If, for some reason, you need to bring a barn cat in for medical reasons — especially during fall/winter transitions — watch the weather. If the cat has been in recovery for weeks or months during warm weather and has missed that natural temperature transition, don’t just put him out if the weather is freezing or sub zero. The cat’s system will not have had time for the system to adapt to the drastic changes. Because of this, either keep your cat in till spring, or on the first nice day, let it our for a short time. Once the cats has briefly been exposed, bring it back in. Do this over and over, leaving the cat out a little longer each time. Within a month or so, the cat will probably be adapted to the cold enough. Then they can go out to the barn full-time once again.
I Don’t Need to Put Out Water…They Can Find Plenty Around the Property!
Although you may have (or think you may have) plenty of water sources around your property, always, always have a pot or two of fresh, clean water out for your barn cats. Even in the winter! While you may see one of your cats drinking from the nearest mud puddle, they still need clean water available to them at all times. I normally put one pot of water around their food. You can also put another in one of their other favorite hang out spot. Don’t forget to scrub the water pots out every so often, as they can get quite dirty and scummy on the inside. Also be sure to change the water daily.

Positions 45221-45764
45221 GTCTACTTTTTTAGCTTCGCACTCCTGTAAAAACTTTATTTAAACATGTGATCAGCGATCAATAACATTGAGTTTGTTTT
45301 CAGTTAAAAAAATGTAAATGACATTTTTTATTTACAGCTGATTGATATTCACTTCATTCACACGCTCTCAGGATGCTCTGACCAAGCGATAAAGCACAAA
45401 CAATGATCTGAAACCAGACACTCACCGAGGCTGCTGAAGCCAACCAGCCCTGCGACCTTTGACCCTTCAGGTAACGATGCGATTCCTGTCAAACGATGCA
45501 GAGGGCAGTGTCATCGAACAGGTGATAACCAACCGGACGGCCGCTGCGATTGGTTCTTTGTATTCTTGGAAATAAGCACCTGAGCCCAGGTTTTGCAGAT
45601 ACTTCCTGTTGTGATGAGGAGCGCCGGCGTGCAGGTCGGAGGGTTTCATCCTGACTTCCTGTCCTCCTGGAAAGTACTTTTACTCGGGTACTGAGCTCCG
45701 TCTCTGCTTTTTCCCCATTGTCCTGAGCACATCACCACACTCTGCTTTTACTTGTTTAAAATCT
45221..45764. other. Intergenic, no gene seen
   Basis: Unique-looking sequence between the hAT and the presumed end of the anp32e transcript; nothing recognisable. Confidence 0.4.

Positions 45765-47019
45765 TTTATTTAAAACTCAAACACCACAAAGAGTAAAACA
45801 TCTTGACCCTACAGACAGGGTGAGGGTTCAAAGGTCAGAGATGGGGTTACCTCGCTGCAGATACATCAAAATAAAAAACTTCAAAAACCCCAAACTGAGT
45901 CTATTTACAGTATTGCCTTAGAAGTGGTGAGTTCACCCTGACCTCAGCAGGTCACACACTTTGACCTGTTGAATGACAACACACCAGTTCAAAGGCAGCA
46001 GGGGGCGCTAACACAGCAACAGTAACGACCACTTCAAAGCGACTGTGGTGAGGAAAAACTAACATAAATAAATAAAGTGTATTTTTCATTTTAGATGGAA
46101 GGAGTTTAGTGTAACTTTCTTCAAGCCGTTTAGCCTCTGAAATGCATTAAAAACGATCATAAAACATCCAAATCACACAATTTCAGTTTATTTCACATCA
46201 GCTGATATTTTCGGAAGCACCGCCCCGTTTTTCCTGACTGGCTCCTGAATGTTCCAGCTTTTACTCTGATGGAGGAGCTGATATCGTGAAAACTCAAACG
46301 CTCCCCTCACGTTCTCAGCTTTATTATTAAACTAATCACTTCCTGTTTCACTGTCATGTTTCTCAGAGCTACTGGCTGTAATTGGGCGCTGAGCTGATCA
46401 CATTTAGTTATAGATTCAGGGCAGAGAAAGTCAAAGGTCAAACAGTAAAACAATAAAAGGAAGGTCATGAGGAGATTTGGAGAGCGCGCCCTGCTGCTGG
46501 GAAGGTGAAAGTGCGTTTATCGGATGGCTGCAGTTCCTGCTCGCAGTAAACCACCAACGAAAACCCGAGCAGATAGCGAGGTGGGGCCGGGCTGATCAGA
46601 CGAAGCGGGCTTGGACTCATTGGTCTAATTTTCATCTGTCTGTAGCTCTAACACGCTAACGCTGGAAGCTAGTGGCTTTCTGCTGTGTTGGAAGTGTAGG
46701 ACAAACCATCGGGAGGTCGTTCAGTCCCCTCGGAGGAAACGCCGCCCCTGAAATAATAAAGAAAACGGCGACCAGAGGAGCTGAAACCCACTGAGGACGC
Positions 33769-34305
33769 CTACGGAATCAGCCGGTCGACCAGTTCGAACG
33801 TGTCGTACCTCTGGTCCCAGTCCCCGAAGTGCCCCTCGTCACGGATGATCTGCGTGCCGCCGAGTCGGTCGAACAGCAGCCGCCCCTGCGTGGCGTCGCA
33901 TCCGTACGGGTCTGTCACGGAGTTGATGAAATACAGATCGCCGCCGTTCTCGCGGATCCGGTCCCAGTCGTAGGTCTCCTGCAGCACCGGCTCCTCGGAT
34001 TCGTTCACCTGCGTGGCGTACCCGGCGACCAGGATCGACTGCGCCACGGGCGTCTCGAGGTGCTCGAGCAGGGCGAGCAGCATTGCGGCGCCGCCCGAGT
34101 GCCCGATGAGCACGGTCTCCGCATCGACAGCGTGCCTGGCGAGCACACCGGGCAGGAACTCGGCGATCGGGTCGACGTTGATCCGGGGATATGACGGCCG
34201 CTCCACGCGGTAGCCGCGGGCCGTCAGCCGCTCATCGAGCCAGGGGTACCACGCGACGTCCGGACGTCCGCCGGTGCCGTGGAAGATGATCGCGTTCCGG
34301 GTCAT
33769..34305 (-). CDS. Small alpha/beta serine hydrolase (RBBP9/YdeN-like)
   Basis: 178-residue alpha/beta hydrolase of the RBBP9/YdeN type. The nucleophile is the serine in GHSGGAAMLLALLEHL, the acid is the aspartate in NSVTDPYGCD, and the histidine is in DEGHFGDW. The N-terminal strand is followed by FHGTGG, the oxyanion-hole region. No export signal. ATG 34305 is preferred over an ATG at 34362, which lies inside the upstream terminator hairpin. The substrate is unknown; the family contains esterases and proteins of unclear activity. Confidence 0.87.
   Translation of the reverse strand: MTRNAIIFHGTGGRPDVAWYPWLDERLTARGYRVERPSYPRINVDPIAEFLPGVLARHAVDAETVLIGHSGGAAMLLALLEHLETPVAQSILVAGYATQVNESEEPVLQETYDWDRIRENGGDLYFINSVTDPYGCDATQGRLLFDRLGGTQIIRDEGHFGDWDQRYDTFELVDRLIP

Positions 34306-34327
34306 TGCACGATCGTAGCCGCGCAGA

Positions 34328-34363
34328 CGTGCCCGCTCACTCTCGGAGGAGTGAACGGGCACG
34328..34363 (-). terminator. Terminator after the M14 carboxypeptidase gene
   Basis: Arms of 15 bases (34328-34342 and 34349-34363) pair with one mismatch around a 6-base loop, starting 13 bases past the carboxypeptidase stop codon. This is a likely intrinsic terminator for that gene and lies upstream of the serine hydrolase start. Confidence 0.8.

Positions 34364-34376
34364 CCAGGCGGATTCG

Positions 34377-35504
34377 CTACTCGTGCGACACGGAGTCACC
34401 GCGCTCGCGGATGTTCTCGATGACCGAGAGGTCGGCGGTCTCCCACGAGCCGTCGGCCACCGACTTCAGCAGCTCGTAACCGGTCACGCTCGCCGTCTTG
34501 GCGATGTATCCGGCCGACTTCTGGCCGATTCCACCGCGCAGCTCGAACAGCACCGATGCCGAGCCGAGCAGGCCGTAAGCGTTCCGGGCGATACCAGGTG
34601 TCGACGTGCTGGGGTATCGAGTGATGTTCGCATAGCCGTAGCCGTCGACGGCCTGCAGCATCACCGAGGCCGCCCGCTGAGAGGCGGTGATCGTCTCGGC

Feral Barn Cats Can Never Make Good House Cats
If you have a lot of patience, some feral cats actually will make excellent house cats. In fact, some of my best, most loving house cats began feral. If you get a barn cat as a little kitten, it’s quite easy to make it a household pet. However, if you get them as juveniles or adults it will take more patience and work on your end.
It can take time to get barn cats to trust, as well as time for them to get used to the indoors. Lastly, it takes time for them to realize that you actually pose them no danger. Don’t make fast moves towards them or force them to be picked up or pet. Work on the cat’s time, but also continually talk to them, call them by name, and give them treats. Eventually, they’ll come around. Some take as little as weeks, but others can take a month or more.
Now, all that said, there are some cats that — no matter what — do not want to be a house cat. Regardless of what you do, they’ll be unhappy if stuck inside. If this is the case, and it’s still a cat that you really want to make a pet out of, nothing is stopping you from making friends with the cat as he lives his life happily outdoors. And who knows? Maybe someday your favorite barn cat will want to be inside with its favorite human!